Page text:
A very rare Chinese saber guard dating from the height of the Qing dynasty.
Sheathed 87.8 cm
Saber 84.5 cm
Base 9 mm
Middle 4 mm
5 cm from tip 2.5 mm
Base 41 mm
Middle 32 mm
5 cm from tip 21 mm
15.2 cm from guard
Iron, steel, wood, brass.
Made in Zengbu (增埗)
From a German antiques trader
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Presented is a southern Chinese military saber. It has a long curved blade, slender but thick. On either side is a deep and narrow dorsal groove, cut with more precision than usually observed on Qing military arms.
The hilt is of typical húdiédāo (蝴蝶刀) style, featuring a well-made iron knuckle guard with a hook at the back. It has a ridged profile both on the bow and the back of the hook. The grip is made of two pieces of wood, crosshatched for added grip, and riveted to the tang for added security. Both ferrules are iron, the tang end is peened over the end of the guard and an iron washer.
The scabbard is made of two halves of wood, lacquered black and once wrapped with metallic wire, now gone. Curious is the layout of the fittings on the scabbard. Of the three mounts, once present, only the center mount with a suspension ring remains. The layout indicates a departure from Qing scabbard design, with a bar and two loops for the suspension system, to a barless construction where a center mount and mouthpiece hold the straps. This, along with the narrow, pointy blade style, is a return to the saber designs of the Ming dynasty.
Antique Chinese arms are rarely signed, let alone with a place of manufacture. But sometimes we get lucky.
Jūn Huǒ Jú zào
"Made by the Ordinance Bureau"
The Jūn Huǒ Jú
Jūn Huǒ Jú (軍火局), literally "Army Fire Bureau" can loosely be translated to "Ordinance Bureau".
It was an arms factory that was set up in the town of Zengbu (增埗), just east of Guangzhou (廣州) in the 13th year of Tongzhi, corresponding to 1875.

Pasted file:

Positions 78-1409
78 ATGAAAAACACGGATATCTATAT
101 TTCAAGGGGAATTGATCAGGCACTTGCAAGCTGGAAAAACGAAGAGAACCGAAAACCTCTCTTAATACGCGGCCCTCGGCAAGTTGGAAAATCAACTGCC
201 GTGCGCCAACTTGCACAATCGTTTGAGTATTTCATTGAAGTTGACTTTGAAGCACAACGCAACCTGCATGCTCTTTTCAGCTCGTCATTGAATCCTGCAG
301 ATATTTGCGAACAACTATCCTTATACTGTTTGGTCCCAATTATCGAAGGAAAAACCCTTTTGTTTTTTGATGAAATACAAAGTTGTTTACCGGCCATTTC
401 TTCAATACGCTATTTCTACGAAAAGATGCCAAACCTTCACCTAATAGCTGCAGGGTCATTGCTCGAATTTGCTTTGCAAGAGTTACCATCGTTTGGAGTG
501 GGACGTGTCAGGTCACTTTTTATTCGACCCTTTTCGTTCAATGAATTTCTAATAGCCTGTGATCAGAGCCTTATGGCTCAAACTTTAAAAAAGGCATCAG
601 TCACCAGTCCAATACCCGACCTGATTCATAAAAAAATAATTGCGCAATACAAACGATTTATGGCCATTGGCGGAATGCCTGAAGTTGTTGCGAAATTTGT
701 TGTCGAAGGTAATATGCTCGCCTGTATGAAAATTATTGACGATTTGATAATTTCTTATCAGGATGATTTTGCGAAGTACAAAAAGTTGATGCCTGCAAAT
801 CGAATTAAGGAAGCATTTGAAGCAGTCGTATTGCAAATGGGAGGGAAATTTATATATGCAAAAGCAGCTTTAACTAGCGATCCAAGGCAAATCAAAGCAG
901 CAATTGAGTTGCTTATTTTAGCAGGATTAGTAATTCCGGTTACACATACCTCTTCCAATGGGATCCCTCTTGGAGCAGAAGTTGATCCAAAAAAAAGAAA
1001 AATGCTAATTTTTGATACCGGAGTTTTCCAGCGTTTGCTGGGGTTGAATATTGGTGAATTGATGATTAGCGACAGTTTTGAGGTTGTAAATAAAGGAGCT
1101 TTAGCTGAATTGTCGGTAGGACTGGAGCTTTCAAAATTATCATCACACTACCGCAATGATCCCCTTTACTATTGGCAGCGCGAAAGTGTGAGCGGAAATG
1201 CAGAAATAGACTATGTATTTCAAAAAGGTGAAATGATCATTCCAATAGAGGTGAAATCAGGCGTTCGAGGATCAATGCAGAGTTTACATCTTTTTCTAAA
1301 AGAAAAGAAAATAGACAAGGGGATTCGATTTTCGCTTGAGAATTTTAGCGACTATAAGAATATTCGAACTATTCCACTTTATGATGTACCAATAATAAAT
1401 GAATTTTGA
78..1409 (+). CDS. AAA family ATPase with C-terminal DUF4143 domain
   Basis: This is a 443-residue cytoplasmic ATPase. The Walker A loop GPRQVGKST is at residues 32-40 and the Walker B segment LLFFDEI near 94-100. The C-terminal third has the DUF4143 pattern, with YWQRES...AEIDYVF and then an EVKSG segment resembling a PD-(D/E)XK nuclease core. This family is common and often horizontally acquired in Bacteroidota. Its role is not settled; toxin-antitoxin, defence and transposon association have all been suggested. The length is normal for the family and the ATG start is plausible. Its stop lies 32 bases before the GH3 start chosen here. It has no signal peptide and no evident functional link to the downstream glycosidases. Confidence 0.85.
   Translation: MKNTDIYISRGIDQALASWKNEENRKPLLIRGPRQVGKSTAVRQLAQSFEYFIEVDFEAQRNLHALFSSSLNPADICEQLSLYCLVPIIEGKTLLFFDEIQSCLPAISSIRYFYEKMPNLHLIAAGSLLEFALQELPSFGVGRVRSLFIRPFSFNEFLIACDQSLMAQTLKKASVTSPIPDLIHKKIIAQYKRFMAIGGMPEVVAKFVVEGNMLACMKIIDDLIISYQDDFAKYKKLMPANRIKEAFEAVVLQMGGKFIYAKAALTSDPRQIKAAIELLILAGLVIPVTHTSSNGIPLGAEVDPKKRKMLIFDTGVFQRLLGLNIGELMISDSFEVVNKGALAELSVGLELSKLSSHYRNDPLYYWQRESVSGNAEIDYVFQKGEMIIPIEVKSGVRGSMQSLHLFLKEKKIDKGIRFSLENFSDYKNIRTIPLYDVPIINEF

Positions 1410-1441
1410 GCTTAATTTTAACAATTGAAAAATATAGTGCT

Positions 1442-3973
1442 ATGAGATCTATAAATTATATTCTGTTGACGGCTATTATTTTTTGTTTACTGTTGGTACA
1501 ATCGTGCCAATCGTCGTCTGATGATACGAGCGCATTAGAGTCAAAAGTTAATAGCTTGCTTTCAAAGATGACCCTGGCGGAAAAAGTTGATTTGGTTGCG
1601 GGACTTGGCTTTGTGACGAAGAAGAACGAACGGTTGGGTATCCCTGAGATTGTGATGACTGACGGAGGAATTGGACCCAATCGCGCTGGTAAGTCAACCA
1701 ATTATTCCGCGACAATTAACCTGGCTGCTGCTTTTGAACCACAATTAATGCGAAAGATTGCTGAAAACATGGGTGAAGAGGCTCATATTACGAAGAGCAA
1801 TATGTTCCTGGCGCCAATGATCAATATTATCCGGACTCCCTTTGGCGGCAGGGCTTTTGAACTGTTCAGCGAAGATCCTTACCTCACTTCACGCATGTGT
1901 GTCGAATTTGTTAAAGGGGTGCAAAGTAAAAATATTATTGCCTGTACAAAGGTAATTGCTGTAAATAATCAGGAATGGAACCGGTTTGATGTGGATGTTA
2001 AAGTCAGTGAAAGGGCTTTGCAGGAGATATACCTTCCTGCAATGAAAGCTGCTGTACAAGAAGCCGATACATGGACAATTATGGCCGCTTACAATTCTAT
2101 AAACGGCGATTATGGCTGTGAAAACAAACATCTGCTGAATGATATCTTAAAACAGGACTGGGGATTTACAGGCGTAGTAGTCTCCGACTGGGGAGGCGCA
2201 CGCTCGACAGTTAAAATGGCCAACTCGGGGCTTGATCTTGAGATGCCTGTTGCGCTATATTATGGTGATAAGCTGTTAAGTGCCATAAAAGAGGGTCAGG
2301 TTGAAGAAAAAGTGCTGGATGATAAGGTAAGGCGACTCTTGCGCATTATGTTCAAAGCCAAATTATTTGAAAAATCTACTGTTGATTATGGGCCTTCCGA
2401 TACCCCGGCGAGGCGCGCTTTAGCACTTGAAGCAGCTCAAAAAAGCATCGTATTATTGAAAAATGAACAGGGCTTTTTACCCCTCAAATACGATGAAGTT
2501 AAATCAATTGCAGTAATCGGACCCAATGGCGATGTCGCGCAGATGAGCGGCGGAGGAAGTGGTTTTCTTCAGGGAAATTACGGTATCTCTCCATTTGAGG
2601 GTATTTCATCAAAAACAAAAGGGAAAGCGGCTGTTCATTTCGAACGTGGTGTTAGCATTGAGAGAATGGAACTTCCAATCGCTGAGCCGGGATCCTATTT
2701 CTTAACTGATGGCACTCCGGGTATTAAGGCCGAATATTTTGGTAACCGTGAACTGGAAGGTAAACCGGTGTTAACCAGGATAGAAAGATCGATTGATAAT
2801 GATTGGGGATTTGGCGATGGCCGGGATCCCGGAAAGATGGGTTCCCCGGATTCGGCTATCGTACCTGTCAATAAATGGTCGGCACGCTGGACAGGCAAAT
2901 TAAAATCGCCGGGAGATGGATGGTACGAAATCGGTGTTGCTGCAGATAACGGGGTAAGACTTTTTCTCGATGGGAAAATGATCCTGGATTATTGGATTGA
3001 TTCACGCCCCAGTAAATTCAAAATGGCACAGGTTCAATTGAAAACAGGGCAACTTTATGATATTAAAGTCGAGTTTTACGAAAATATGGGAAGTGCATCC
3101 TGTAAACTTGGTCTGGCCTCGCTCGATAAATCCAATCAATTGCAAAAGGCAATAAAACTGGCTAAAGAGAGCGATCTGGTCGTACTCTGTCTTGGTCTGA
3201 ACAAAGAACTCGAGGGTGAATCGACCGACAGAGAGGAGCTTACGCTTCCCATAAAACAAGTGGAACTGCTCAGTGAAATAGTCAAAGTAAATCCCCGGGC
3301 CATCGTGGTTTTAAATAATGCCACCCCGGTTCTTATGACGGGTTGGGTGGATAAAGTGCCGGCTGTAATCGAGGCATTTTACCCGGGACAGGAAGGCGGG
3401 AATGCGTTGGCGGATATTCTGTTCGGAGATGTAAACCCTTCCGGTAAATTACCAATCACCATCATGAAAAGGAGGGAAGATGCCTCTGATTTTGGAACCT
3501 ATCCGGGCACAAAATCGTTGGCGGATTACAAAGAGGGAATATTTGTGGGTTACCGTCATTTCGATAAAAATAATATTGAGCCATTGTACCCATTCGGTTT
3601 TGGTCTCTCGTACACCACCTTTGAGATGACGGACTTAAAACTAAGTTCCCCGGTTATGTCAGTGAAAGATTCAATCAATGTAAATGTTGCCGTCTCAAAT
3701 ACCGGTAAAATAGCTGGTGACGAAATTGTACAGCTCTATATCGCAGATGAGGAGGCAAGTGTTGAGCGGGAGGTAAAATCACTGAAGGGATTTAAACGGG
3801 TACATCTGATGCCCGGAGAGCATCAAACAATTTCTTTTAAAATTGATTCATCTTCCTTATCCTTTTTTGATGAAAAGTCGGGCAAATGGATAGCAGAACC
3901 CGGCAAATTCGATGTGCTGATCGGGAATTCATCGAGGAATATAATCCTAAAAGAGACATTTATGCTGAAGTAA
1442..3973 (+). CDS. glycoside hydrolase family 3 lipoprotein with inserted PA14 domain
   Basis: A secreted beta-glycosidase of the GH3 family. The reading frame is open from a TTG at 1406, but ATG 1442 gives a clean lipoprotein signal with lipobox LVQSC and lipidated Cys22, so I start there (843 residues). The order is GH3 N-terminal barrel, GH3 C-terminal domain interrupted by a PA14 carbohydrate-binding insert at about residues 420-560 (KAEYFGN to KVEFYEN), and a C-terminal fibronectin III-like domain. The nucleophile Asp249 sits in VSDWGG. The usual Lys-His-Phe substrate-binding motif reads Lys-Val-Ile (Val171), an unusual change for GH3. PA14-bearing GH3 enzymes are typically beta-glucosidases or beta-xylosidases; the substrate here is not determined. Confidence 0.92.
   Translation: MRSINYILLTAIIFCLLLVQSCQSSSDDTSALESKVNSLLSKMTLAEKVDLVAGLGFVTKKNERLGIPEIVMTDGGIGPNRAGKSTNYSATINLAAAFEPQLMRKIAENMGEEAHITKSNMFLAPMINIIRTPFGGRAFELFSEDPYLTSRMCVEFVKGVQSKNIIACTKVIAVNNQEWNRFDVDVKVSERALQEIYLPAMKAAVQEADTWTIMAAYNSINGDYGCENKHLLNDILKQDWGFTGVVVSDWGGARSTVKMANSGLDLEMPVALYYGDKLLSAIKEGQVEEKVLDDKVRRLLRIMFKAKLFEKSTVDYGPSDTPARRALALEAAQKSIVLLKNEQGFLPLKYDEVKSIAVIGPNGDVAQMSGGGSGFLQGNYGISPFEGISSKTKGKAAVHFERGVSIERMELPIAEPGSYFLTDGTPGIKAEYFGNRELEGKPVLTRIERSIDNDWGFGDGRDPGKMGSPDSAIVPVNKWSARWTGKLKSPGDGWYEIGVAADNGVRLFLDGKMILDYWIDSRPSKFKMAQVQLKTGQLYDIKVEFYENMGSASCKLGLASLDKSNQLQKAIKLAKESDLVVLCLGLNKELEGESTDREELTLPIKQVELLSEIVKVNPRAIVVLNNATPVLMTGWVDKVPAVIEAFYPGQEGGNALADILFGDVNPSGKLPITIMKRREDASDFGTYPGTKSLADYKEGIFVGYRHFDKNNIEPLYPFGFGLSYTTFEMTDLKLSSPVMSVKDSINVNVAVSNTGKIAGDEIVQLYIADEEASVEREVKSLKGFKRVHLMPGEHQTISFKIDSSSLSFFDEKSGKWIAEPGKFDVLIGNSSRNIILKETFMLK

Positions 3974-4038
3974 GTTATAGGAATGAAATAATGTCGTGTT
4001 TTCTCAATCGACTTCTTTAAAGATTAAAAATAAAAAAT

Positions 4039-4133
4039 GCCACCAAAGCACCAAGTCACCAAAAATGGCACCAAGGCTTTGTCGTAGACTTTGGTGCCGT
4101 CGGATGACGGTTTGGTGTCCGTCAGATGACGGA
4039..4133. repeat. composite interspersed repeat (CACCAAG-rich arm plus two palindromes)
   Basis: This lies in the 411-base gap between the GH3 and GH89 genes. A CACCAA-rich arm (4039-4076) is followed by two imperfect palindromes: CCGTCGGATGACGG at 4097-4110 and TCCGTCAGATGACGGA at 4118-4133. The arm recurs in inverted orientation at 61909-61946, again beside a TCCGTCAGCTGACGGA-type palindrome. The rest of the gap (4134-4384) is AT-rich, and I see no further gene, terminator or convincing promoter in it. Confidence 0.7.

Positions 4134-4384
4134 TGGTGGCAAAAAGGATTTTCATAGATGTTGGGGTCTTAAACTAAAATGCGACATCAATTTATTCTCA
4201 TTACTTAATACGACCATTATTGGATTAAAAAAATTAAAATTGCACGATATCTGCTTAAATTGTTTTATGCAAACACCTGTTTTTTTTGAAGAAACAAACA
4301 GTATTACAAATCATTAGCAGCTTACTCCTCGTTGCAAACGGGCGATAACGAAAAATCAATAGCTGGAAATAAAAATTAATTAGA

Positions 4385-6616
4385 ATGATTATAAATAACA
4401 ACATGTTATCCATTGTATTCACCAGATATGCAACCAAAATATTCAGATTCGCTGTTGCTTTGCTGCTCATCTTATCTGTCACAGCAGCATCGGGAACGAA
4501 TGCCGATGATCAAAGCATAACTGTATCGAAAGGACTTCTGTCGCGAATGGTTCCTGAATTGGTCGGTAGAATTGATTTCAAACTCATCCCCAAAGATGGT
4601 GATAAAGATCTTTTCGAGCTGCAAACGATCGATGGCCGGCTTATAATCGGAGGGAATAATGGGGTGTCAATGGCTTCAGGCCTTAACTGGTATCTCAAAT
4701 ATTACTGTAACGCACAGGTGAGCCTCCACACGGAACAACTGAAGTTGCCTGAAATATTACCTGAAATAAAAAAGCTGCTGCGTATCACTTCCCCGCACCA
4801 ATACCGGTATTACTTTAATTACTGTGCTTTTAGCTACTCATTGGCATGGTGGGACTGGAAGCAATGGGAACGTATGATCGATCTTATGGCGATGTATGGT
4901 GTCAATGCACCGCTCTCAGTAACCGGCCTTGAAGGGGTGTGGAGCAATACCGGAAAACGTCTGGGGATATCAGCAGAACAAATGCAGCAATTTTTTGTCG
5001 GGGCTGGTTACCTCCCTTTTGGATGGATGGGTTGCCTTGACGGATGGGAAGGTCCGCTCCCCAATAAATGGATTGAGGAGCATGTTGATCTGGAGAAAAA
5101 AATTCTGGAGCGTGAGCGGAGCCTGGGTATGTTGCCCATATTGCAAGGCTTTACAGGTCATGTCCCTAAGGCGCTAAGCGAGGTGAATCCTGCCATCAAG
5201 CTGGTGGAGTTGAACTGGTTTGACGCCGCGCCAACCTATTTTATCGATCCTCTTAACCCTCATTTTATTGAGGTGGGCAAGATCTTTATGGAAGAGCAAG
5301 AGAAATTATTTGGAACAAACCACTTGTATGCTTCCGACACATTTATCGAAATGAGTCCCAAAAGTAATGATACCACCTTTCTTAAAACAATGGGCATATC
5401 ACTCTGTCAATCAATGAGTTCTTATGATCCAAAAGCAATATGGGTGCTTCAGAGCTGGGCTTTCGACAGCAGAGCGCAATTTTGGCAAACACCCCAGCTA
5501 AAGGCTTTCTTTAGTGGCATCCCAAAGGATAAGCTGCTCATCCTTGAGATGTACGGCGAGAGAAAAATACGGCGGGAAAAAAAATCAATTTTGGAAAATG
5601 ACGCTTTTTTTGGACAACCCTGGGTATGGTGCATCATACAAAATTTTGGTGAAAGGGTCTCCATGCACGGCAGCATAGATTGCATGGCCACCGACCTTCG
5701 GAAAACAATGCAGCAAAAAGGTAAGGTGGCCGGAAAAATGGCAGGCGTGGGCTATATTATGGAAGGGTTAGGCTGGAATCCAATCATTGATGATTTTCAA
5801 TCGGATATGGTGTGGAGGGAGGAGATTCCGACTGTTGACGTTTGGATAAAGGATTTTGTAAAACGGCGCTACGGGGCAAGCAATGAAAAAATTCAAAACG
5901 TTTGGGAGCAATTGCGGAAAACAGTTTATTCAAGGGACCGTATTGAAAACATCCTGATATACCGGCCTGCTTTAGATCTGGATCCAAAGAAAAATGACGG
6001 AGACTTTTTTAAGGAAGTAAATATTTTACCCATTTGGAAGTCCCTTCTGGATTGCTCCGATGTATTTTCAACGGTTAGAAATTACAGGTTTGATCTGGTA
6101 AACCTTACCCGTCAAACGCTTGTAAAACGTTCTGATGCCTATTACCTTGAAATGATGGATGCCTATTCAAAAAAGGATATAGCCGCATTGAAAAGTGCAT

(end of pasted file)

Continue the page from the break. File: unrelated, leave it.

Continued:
It produced among others small iron cannon, western gunpowder, "white powder" (白藥), mines and "foreign rockets" (洋火箭). In the 11th year of the Guangxu emperor (1882), Zhang Zhidong, governor of Guangdong and Guangxi urged to upgrade the facility to start to copy Western-style breech-loading cannon, which China had not yet been able to reproduce.1 It seems to have been in operation until around 1909.
Apart from firearms, the factory apparently also produced edged weapons as becomes apparent from a number of swords with chiseled markings mentioning the factory.
For more information, see my glossary article: Jūn Huǒ Jú (軍火局造).
Hilt, some minor sideways play, and some damage to the back of the wooden grip. Blade, still nice and straight seen from the spine. It does have indications of active service, including some minor edge damage and spots where previous damage was evened.
Scabbard with various repairs and a crack near the mouthpiece. Scabbard endpiece and mouthpiece missing, wire wrap missing. For the most part structurally sound.
1. Zhao Erxun; Draft History of Qing (清史稿). Chapter 140. Published 1928.
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Of classic shape, with a leaf-shaped blade on a socket, connected by a cast bronze base.
A standard pattern Qing military saber, but with the rare addition of a label in Manchu.
A robust and heavy example, crafted with care.
Unusual Chinese duanjian with fine gilt mounts and a blade of non-Chinese origin.
Once belonging to William Fraser (1784-1835), a British civil servant.